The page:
By RICHARD ROSENBLATT, Associated Press
There have been 30 horses who came into the Belmont Stakes with a chance to win the Triple Crown. Eleven succeeded in sweeping the Kentucky Derby, the Preakness and the Belmont, and 19 came up short in the final leg. While we're waiting to see how Triple Crown hopeful I'll Have Another fares in his bid Saturday, here's a look at some of those who just missed, and the alibis:
TIM TAM (1958)
The Calumet Farm bay colt finished second to Cavan by 5½ lengths after running the final quarter-mile with a broken bone in his right front ankle.
CARRY BACK (1961)
A scrawny, unattractive little colt was poised to make another thrilling stretch run to victory, but when jockey Johnny Sellers asked for more, Carry Back "spit the bit" — a racing term meaning he simply didn't feel like running anymore. He finished seventh behind 65-1 long shot Sherluck.
MAJESTIC PRINCE (1969)
The great jockey Bill Hartack was criticized by many for moving too late in the stretch in losing to Arts and Letters. It was Majestic Prince's first loss in 10 starts.
SPECTACULAR BID (1979)
Considered a cinch to give racing its fourth Triple Crown winner in the 1970s, the Bid stepped on a safety pin in his stall the morning of the race. He finished third behind Coastal after young jockey Ron Franklin gunned Bid to the lead and the colt faded in the stretch.
SILVER CHARM (1997)
After reeling in rival Free House with an eighth of a mile to go, Silver Charm was on his way to immortality. But with 75 yards to go, jockey Gary Stevens saw another horse out of the corner of his eye. It was Touch Gold, and Silver Charm didn't see him either until 10 jumps from the wire. By then, it was too late.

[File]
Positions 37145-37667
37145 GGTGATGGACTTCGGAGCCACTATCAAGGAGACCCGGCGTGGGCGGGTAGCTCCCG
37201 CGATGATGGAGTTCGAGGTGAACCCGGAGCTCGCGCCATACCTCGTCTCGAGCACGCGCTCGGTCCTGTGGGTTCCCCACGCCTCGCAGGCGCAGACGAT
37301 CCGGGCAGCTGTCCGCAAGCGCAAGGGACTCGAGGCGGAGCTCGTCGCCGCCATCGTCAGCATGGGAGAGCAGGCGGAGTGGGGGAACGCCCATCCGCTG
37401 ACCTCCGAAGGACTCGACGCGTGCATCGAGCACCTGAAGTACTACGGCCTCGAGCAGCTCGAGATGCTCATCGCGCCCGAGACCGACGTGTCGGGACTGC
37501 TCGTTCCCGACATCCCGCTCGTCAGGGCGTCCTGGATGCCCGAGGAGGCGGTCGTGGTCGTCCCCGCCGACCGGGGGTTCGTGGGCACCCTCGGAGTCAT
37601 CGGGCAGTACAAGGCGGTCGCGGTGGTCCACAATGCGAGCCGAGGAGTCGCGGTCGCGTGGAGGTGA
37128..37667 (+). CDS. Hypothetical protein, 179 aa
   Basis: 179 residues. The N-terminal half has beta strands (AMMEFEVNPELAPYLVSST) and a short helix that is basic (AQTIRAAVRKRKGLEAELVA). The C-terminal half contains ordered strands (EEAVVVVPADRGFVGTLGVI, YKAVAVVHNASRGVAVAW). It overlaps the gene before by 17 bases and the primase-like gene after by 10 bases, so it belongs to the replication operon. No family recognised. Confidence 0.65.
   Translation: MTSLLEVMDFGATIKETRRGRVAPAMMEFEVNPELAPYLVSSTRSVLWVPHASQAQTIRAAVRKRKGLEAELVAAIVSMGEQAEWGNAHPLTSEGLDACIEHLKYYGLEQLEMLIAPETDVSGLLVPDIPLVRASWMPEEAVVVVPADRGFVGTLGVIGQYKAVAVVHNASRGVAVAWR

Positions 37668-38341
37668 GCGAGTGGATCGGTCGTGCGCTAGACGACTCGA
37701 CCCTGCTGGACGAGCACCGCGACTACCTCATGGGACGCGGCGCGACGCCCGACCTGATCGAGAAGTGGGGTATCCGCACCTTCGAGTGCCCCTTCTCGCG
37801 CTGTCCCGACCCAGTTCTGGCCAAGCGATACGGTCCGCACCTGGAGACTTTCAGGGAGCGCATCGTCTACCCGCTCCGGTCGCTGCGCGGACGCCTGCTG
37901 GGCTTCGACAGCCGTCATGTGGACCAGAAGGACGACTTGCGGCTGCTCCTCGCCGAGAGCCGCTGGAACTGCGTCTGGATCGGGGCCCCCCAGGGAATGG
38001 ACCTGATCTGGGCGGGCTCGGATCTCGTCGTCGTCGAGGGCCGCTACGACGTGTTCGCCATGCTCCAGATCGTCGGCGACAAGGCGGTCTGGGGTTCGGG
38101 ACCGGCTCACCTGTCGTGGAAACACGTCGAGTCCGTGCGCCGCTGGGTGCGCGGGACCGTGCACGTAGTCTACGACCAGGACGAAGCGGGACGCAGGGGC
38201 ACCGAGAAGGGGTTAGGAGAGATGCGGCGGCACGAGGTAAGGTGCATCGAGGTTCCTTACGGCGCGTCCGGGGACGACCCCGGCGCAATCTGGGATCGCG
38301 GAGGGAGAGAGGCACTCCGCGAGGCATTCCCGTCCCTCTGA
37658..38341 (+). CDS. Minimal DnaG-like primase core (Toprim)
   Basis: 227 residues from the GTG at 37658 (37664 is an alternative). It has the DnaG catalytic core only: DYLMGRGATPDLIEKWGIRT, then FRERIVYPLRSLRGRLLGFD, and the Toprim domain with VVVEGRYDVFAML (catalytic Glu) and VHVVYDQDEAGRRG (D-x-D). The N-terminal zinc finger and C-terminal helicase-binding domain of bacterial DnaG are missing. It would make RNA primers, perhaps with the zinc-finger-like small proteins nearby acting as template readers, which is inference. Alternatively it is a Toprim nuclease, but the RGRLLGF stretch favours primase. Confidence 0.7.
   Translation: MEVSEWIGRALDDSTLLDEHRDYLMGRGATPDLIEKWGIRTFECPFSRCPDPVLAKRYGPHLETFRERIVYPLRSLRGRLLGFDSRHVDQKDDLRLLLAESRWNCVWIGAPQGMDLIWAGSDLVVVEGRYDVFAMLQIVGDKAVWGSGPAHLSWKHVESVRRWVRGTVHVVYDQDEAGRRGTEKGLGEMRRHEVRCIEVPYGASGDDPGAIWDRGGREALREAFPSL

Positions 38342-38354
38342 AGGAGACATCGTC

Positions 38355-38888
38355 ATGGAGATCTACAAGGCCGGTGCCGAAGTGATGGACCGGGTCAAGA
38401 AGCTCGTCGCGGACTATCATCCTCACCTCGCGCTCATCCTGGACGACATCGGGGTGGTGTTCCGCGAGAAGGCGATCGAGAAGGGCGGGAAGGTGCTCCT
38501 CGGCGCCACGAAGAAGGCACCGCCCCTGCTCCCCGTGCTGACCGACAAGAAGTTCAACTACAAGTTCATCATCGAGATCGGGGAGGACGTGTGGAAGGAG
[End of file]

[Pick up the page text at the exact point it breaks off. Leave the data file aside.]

REAL QUIET (1998)
A year after trainer Bob Baffert had his heart broken by Silver Charm, another of his horses — Real Quiet — took a run at greatness. But jockey Kent Desormeaux was criticized for making his move too early, and by the time Real Quiet was a furlong from the finish at Belmont, he began staggering home. Victory Gallop, runner-up in the Derby and Preakness, was bearing down and the two hit the wire together. After several agonizing minutes, the photo went against Real Quiet.
Trainer D. Wayne Lukas' Triple Crown quest ended with a quarter mile to go, when Charismatic fractured two bones in his left front leg but still finished third behind 29-1 long shot Lemon Drop Kid.
WAR EMBLEM (2002)
Baffert has had some tough luck chasing the Triple Crown and his front-running speedster was done in early — he stumbled out of the starting gate and finished eighth behind 70-1 long shot Sarava.
SMARTY JONES (2004)
After fighting off strong challenges from Rock Hard Ten and Eddington along the backstretch, Smarty Jones and jockey Stewart Elliott opened a 3½-length lead into the stretch. But the early duels proved to be Smarty's undoing. He tired in the stretch and was caught in the final 70 yards by 36-1 long shot Birdstone.
BIG BROWN (2008)
No longer on a regimen of steroids after the Preakness, although they were not banned, Big Brown moved into the far turn seemingly ready to challenge for the lead. Without warning, he was pulled up approaching the quarter-pole by jockey Kent Desormeaux. The colt was eased across the finish line well behind the rest of the field, and trainer Rick Dutrow was unable to explain what happened. Da' Tara, at 38-1, went wire-to-wire for the win.
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